Serum testosterone does not affect bone mineral density in postmenopausal women

Arch Endocrinol Metab. 2015 Aug;59(4):292-6. doi: 10.1590/2359-3997000000085.


Objective: The purpose of the present study was to investigate the correlation between serum testosterone levels and bone mineral density (BMD) in postmenopausal women.

Materials and methods: The study group was made up of postmenopausal women admitted to our tertiary center. Serum calcium, phosphorus, albumin, parathyroid hormone (PTH), thyrotropin (TSH), 25-OH vitamin D, and total testosterone concentrations were measured. Subjects were categorized into three groups regarding bone mineral density (BMD) values: normal (n = 22), osteopenia (n = 21), and osteoporosis (n = 21). Subjects were also categorized into three groups according to serum testosterone levels: low testosterone (n = 10), normal testosterone (n = 42), and high testosterone (n = 12).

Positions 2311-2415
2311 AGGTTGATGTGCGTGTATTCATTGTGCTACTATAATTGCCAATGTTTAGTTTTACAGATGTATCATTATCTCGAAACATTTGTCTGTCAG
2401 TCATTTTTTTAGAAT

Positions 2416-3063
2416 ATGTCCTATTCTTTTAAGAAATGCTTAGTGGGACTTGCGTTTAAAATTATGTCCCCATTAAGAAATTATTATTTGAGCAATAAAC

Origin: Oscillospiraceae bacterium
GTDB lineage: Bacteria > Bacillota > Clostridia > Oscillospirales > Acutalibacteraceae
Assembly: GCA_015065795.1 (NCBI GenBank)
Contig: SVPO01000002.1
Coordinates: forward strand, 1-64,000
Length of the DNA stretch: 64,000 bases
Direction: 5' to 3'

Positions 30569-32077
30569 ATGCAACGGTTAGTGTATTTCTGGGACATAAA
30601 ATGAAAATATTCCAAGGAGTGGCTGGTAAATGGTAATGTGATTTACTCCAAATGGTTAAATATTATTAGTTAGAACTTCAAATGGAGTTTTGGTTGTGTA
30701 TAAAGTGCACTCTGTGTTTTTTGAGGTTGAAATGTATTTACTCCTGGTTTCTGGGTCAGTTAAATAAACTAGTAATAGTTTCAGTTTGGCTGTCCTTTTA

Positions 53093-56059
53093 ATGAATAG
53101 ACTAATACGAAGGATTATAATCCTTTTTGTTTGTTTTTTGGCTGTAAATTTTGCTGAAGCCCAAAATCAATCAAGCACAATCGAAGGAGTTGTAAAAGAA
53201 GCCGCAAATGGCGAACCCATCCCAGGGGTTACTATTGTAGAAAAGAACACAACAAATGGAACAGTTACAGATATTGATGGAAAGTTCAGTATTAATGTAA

Results: No significant difference was found for serum testosterone, TSH, calcium, phosphorus, albumin, PTH, and 25-hydroxyvitamin D levels among patients with normal BMD, osteopenia, and osteoporosis (p > 0.05). Lumbar spine, total femur, femoral neck, trochanteric, intertrochanteric, and Ward's triangle BMD values were similar for the different testosterone levels (p > 0.05).

Conclusion: There was no correlation between serum testosterone levels and patient age, body-mass index, or any measured BMD values. Given the findings in our study, which failed to demonstrate a statistically significant relationship between testosterone and BMD, adjustment of other risk factors for osteoporosis might have a more distinctive effect in this setting.

MeSH terms

  • Aged
  • Aged, 80 and over
  • Body Mass Index
  • Bone Density*
  • Bone Diseases, Metabolic / blood*
  • Cross-Sectional Studies
  • Female
  • Humans
  • Middle Aged
  • Osteoporosis / blood*
  • Postmenopause / blood*
  • Testosterone / blood*


  • Testosterone